The IoT Market Is Big, But How Can Businesses Monetise It?

Internet Of Things

Simply selling more units will not result in the massive spike in profits manufacturers are hoping for as they make a play for the $1.9 trillion Internet of Things (IoT) market, concludes the report: “Software Licensing & Entitlement Management is the Key to Monetizing the Internet of Things“, by Gartner.

In addition to selling more Internet-connected devices, businesses will also have to figure out how to make money from the applications they develop to control and sit on top of those devices. They will also have to figure out how to use software licensing and entitlement management as the mechanism to capture those additional revenues.

Software Creates Incremental Value

Furthermore, the report emphasises that device manufacturers struggling with commoditised products, razor-thin margins and high manufacturing costs must understand that the value of their products is shifting to the software applications (embedded or external) that run on and power their devices.

Increasingly, software is used to turn on and off features and functionality or capacity, requiring the development of fewer models, and controlling what the device does via software. So for instance, instead of having to manufacture a 10 gigabyte model, a 50 gigabyte model and 100 gigabyte model – the manufacturer need only create a single model/device, and use the software to provision the individual device’s capacity (10, 50 or 100 gigabytes).

Also, once you start leveraging the power of software to add value and to control the device rather than hard-coding functionality into the hardware – it becomes very easy to leverage licensing to drive higher value through differentiated offerings, highlights the report.

So, if a decked out camera has ten particular features, the camera-maker could manufacture one model, and turn on features 1-3 and sell it as the “basic” model. It could turn on features 1-6 and sell that model as the “premium” model, and turn on features 1-10 and sell it as the “platinum” model.”

The manufacturer could also quickly configure its products to take advantage of market trends, without having to alter its manufacturing supply chain. For instance, if features 1, 4, 5 and 9 are popular with Chinese customers, a quick software reconfiguration results in a model optimised for the Chinese market.

Licensing & Entitlement Is The New Gate Keeper

The Gartner report points out that in the software-controlled world of the IoT, licensing and entitlement management is the new gatekeeper, ensuring that the manufacturer’s intellectual property (IP) is protected, and is paid for before the device can be used.

For instance, most cars now come with complete infotainment systems built-in, but you can’t use them until you pay for the service (i.e. the GPS maps or satellite radio). Payment gives you access to a licence (the rights to access that functionality), and specific entitlements attached to that licence (i.e. UK maps only or the basic satellite station package consisting of 25 channels).

Software licensing and entitlement management doesn’t just apply to the consumer IoT products we’re all familiar with – infotainment systems, home automation, appliances, wearables, etc. It also applies to the industrial IoT – devices used in all facets of business and industry, including: telecommunications, medical, test and measurement, building technology/automation and gaming. Licensing and entitlement management does, indeed apply to the ‘Internet of Everything’.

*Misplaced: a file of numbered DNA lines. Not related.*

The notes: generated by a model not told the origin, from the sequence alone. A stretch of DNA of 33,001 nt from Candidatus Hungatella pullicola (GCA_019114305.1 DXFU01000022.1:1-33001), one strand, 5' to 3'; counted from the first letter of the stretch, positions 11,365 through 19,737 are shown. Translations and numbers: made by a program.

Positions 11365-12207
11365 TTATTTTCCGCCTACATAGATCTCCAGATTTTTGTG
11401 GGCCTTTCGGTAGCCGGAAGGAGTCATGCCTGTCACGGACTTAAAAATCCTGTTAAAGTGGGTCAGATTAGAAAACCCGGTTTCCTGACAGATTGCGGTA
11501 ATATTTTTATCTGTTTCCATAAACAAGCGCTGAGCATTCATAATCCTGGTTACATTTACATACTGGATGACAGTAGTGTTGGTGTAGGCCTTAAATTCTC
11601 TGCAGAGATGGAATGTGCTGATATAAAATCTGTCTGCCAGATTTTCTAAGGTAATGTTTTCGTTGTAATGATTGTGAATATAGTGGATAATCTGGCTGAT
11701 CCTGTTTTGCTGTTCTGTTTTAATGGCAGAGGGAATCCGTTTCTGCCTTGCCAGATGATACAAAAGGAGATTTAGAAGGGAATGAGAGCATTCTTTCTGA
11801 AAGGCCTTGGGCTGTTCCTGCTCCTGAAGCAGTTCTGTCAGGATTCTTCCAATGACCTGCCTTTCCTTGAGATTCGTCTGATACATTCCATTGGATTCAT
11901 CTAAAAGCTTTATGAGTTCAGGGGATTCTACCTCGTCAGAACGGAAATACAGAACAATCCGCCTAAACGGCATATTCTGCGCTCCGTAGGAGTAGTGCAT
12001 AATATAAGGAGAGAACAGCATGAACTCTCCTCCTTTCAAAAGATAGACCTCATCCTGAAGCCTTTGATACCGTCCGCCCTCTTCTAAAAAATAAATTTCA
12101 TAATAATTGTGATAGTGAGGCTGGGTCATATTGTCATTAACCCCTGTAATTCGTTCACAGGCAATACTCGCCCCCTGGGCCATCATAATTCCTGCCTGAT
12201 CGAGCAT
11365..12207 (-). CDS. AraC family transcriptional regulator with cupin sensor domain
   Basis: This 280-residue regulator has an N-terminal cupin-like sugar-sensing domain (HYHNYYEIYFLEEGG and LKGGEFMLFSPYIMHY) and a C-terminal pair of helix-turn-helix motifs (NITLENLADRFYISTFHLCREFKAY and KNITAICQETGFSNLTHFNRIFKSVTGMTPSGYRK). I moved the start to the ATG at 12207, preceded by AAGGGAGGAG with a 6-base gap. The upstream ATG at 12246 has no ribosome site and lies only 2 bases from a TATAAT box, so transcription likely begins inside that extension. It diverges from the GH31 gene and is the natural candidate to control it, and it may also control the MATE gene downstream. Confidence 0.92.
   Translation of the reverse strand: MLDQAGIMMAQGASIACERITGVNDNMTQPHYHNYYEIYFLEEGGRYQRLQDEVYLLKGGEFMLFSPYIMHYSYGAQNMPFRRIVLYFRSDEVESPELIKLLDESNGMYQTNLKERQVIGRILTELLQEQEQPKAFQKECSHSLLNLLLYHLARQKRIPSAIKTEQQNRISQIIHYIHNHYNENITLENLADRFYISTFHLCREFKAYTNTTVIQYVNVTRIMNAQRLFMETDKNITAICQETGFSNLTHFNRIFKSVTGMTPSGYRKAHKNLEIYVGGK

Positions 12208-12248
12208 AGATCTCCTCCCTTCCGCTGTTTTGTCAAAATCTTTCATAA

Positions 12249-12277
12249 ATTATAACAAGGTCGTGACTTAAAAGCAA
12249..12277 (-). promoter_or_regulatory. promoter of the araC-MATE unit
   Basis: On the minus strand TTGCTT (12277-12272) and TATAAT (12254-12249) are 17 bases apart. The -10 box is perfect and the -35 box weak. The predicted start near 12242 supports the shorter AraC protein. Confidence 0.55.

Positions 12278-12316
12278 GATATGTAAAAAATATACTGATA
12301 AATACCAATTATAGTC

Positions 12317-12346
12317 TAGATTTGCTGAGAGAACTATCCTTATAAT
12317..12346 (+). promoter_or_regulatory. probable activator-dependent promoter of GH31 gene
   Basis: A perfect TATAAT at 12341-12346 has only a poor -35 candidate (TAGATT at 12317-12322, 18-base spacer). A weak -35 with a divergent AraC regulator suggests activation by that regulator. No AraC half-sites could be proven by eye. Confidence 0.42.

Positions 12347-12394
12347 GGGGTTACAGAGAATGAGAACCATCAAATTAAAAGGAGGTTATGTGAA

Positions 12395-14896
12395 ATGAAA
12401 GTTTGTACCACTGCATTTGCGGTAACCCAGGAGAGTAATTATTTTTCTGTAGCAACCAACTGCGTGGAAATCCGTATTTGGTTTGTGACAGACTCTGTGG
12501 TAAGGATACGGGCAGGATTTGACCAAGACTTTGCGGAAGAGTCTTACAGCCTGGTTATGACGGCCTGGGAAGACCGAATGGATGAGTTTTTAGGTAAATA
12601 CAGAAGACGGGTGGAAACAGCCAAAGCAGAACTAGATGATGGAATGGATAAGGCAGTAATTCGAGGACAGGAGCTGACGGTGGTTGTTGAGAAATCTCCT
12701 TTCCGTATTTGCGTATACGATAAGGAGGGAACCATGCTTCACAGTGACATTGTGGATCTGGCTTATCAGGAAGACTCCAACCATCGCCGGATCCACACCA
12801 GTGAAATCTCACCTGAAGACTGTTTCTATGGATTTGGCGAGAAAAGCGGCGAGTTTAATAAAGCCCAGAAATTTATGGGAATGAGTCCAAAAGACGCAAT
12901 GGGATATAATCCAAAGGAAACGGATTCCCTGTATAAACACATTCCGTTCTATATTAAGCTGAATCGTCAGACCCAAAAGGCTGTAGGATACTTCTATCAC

Flexible Pricing, Deployment & Enhanced Customer Experience

Software licensing and entitlement management also makes it easier for manufacturers to move into new markets and offer appropriate pricing models to capture new revenue streams. For instance, a small community hospital previously unable to afford a million-dollar MRI machine might be able to acquire one using a pay-per-scan pricing model. Or a telecommunications company could temporarily upgrade signal capacity to its cable customers during high-use events, like the World Cup, and charge a premium for providing that additional temporary capacity.

Entitlement management systems also enhance the customer experience by making it easy, for instance for users to self-serve. Referring back to the telecommunications example above, customers could simply sign on to their portal to pay for and upgrade signal capacity. This provides instant gratification to customers while enabling easy upgrades and upsell with very little overhead cost to the manufacturer.

The IoT requires a rethinking of the traditional manufacturing model to look at new product, data and service offerings – controlled through software and enforced and monetised through licensing and entitlement management. It’s about making products ‘intelligent’ and adopting a ‘solutions provider’ mentality to flexibly deliver goods on-demand in an always on, always connected environment.

Mathieu Baissac

Mathieu Baissac is the Vice President of Product Management at Flexera Software and is responsible for products sold to software publishers and high-tech manufacturers. He gets energised talking about licensing, entitlements and best business practices. He has worked with hundreds of software publishers and hardware manufacturers – starting in 1994 when he wrote an entitlement management system for one of the largest publishers in the world. His background includes implementing SAP, for the then largest software reseller in the world, manufacturing software package boxes, running licensing call centres, CIO for international companies, and co-founding of an entitlement management solution sold to large and small software/hardware suppliers. One of Mathieu’s passions is to travel to unusual places.